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Resident Evil Village System Requirements: Ray Traced Vampires and Werewolves

Resident Evil Village
(Image credit: Capcom)

Capcom has revealed the Resident Evil Village system requirements for the PC version on Steam. The sequel follows the saga of Ethan Winters, this time with some apparently very large vampire ladies. Based on what we've seen, you'll benefit from having one of the best graphics cards along with something from our list of the best CPUs for gaming when the game arrives on May 7.

The eighth entry in the series (VIII from Village), this will be the first Resident Evil to feature ray tracing technology. The developers have tapped AMD to help with the ray tracing implementation, however, so it's not clear whether it will run on Nvidia's RTX cards at launch, or if it will require a patch — and it's unlikely to get DLSS support, though it could make for a stunning showcase for AMD's FidelityFX Super Resolution if AMD can pull some strings.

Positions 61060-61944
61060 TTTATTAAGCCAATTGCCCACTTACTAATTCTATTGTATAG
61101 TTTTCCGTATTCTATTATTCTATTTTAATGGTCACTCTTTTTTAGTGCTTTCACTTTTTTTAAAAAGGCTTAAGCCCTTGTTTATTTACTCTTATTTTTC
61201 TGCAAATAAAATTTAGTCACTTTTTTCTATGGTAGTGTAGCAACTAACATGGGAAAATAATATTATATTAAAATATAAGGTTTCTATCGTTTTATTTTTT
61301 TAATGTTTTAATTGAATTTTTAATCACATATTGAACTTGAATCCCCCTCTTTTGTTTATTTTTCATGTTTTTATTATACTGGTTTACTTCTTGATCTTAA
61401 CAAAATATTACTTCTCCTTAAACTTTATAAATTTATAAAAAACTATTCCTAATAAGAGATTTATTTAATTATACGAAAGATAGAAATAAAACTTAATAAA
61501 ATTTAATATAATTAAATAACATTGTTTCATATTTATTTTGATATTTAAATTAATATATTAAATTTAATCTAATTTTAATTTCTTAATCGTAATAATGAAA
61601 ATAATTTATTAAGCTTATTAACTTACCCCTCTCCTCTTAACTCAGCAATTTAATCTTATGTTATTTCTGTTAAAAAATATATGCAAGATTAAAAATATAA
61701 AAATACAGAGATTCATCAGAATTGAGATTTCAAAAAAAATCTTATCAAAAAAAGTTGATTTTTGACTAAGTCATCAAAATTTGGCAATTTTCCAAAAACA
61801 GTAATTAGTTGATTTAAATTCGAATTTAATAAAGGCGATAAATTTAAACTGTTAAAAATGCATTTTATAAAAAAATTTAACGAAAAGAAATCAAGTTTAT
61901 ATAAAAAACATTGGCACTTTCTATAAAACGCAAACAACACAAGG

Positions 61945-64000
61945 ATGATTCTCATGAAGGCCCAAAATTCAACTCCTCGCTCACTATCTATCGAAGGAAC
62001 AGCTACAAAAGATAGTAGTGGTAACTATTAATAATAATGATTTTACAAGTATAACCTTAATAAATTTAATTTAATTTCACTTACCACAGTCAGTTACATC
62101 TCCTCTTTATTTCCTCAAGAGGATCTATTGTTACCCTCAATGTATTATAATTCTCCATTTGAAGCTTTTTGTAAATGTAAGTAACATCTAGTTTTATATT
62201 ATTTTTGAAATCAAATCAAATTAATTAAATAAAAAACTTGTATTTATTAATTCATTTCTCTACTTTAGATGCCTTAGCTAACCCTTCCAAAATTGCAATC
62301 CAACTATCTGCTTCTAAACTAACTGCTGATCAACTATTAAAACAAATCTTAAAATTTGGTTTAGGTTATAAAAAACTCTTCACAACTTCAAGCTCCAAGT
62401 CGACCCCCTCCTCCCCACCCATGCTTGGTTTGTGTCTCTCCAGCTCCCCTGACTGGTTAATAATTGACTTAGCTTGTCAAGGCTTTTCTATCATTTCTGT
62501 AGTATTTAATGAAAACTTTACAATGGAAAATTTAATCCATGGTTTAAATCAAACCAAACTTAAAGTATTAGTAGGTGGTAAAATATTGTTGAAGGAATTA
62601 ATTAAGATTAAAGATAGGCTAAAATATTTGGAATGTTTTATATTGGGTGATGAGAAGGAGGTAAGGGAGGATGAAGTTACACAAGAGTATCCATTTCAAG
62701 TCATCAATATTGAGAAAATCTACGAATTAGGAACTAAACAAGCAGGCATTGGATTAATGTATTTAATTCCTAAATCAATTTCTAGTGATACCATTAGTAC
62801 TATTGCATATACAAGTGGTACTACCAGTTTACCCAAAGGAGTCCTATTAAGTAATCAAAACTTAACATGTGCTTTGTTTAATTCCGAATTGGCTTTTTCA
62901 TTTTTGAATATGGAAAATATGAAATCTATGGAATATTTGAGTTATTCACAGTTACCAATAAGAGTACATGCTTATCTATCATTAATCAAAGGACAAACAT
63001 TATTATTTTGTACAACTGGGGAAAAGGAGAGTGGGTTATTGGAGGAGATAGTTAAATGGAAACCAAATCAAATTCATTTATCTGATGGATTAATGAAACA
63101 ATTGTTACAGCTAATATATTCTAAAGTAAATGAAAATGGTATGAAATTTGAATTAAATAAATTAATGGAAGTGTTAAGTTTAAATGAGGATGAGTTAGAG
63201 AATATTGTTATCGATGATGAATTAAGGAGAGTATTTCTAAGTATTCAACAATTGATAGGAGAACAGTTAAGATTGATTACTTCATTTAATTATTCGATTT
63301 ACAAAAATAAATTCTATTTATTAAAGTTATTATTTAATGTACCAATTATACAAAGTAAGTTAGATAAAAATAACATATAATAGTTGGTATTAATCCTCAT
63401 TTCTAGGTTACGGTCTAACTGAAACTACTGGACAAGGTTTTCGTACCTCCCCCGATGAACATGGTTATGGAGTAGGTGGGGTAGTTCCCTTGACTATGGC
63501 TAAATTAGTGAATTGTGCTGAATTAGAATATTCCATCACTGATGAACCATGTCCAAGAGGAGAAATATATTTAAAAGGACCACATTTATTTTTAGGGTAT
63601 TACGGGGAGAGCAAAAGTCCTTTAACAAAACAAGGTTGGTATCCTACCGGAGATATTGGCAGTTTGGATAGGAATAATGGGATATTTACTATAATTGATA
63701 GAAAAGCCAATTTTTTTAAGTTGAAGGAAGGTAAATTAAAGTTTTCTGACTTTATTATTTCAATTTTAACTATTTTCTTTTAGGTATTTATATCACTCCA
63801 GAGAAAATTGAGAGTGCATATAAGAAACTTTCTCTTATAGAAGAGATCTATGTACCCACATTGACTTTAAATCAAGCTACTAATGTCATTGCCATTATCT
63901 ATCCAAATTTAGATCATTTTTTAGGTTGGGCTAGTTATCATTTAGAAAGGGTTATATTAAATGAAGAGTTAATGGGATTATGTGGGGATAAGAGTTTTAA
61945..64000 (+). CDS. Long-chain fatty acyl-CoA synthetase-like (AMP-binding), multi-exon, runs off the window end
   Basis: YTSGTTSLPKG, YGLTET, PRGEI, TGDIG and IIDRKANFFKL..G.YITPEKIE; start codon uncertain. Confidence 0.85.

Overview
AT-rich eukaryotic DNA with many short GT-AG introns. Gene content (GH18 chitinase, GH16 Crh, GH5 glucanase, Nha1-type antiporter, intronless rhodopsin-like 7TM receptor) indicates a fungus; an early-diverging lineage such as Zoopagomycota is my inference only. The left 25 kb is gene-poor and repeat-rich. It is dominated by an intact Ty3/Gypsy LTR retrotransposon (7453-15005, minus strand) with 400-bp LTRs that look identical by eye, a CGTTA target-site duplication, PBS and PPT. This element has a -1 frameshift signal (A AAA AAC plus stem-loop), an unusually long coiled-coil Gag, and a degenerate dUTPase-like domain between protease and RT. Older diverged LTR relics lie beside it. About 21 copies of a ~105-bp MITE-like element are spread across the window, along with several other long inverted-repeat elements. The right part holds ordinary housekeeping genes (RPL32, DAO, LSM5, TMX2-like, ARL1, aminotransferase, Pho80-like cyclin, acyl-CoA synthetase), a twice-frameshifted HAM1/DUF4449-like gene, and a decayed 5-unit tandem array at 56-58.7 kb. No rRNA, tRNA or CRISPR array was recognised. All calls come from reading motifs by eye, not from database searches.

We've got about a month to wait before the official launch. In the meantime, here are the official system requirements.

Minimum System Requirements for Resident Evil Village

  • Processor: Intel Core i5-7500 / AMD Ryzen 3 1200
  • Memory: 8GB RAM
  • Graphics: Nvidia GeForce GTX 1050 Ti / AMD Radeon RX 560 4GB
  • API: DirectX 12, DirectX Raytracing (DXR) optional
  • OS: Windows 10 (64-bit)
  • Processor: Intel Core i7-8700 / AMD Ryzen 5 3600
  • Memory: 16GB RAM
  • Graphics: Nvidia GeForce GTX 1070 / AMD Radeon RX 5700
  • API: DirectX 12, DirectX Raytracing (DXR) optional
  • OS: Windows 10 (64-bit)

Capcom notes that in either case, the game targets 1080p at 60 fps, though the framerate "might drop in graphics-intensive scenes." While the minimum requirements specify using the "Prioritize Performance" setting, it's not clear what settings are used for the recommended system.